Electronic Eligibility: this EMR feature access a payer to deliver up-to-date insurance benefits eligibility information on patients.

Electronic Health Records (EHR): Patient health records including treatment history, medical test reports, and images stored in an electronic format that can be accessed by healthcare providers on a computer network 

Explanation of Benefits (EOB): A statement from the patient's insurance company that breaks down services rendered at time of doctor or hospital visit and amounts covered by insurance provider

Fee Schedule: A set maximum fee that an insurance company will pay a healthcare provider

Fee-for-service: A health insurance plan that allows policyholders to pay for any provider service, submit a claim to the insurance company, and get reimbursed if the service is covered by the insurance provider 

First DataBank: The leading provider of drug information. Provides context and integration information for healthcare of every type at every level.

Growth Chart: A feature for a Primary Care or EMR that can be used for pediatric patients. Age, height, weight, and head measurements can be entered over the patient's lifetime, and the feature creates a line graph. 

HCFA (CMS-1500 Form): The insurance claim form that a healthcare provider turns in to an insurance company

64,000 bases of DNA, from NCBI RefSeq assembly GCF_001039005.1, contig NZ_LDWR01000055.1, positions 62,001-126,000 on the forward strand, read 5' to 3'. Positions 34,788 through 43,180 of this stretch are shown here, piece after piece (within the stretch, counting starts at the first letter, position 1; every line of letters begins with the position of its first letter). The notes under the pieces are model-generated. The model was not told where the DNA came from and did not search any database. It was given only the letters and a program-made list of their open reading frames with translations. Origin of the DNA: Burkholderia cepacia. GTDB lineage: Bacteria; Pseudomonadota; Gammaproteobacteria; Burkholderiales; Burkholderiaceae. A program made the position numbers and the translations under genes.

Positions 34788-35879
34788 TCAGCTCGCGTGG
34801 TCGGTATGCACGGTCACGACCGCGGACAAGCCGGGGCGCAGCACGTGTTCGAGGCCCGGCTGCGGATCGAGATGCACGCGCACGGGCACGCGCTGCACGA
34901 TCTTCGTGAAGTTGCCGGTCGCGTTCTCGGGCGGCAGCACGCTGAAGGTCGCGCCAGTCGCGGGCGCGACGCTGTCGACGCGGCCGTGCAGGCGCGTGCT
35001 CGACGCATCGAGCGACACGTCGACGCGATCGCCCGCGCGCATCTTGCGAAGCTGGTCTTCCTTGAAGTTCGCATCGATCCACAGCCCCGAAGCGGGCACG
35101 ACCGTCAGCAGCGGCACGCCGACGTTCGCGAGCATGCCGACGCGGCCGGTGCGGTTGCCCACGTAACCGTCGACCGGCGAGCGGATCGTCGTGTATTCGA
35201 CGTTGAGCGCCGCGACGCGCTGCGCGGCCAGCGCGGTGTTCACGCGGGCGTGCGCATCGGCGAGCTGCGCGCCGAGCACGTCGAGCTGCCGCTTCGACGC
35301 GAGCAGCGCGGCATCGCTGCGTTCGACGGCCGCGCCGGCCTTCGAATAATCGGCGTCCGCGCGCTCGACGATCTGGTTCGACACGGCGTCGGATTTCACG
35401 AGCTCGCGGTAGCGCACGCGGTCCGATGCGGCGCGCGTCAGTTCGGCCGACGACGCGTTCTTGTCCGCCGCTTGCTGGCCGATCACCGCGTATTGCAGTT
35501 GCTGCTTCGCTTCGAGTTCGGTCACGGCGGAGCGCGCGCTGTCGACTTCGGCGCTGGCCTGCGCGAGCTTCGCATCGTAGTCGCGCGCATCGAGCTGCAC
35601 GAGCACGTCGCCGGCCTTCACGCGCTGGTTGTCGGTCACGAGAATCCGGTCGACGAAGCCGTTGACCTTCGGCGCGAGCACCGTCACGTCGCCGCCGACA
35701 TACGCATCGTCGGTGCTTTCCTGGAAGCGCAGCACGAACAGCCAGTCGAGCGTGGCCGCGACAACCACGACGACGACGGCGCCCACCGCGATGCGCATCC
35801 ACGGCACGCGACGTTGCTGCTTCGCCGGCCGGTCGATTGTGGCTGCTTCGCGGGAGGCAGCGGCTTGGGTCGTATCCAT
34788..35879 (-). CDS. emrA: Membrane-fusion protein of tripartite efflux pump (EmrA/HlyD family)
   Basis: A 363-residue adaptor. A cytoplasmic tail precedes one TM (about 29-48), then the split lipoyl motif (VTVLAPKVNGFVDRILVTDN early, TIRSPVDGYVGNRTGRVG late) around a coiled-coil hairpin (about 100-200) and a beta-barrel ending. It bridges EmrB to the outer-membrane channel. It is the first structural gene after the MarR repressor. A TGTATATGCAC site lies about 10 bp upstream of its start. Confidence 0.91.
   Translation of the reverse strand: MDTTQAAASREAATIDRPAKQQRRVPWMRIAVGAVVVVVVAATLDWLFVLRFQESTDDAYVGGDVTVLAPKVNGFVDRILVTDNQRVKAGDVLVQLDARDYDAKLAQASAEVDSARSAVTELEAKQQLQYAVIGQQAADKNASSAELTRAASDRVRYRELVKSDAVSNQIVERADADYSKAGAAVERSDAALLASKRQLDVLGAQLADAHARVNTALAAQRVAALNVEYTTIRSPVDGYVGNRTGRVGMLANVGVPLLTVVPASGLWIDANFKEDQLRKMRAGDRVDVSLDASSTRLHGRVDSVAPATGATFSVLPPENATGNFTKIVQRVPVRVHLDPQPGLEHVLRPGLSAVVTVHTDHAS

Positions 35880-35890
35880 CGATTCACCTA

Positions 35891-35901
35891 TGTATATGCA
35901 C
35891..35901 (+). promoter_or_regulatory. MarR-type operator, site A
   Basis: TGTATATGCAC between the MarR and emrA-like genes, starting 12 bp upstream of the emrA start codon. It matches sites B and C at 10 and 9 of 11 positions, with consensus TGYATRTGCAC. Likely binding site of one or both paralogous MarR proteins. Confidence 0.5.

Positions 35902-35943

HIPAA: The Health Insurance Portability and Accountability Act of 1996, is a set of federal regulations which establishes national standards for health care information.

HL7 (Health Level 7): one of the American National Standards Institute accredited Standard Developing Organization (SDO) - Health Level 7 domain is the standards for electronic interchange of clinical, financial and administrative info among healthcare oriented computer systems. Is a not-for-profit volunteer organization. It develops specifications, most widely used is the messaging standard that enables disparate health care applications to exchange key sets of clinical and administrative data. It promotes the use of standards within and among healthcare organizations to increase the effectiveness and efficiency of healthcare delivery. It is an international community of healthcare subject matter experts and information scientists collaborating to create standards for the exchange, management and integration of electronic healthcare information.

Hybrid Record: Term used for when a provider uses a combination of paper and electronic medical records during the transition phase to EMR.

ICD-9: Internationally recognizable 3 to 5-digit code representing a medical diagnosis. Currently being replaced by the ICD-10 code.

IPA: Independent Physician Association or Independent Practice Association. Group of independent physicians that have joined together to negotiate contracts with payers, receive quantity discounts on products

Legacy System: Term used to describe an old system (usually hardware and software), ie. old medical billing software system.

MEDCIN: Clinical documentation nomenclature designed to provide E&M level coding assistance to providers through the use of an extensive database for documenting patient encounters.

National Provider Identifier (NPI): A unique number to define healthcare providers.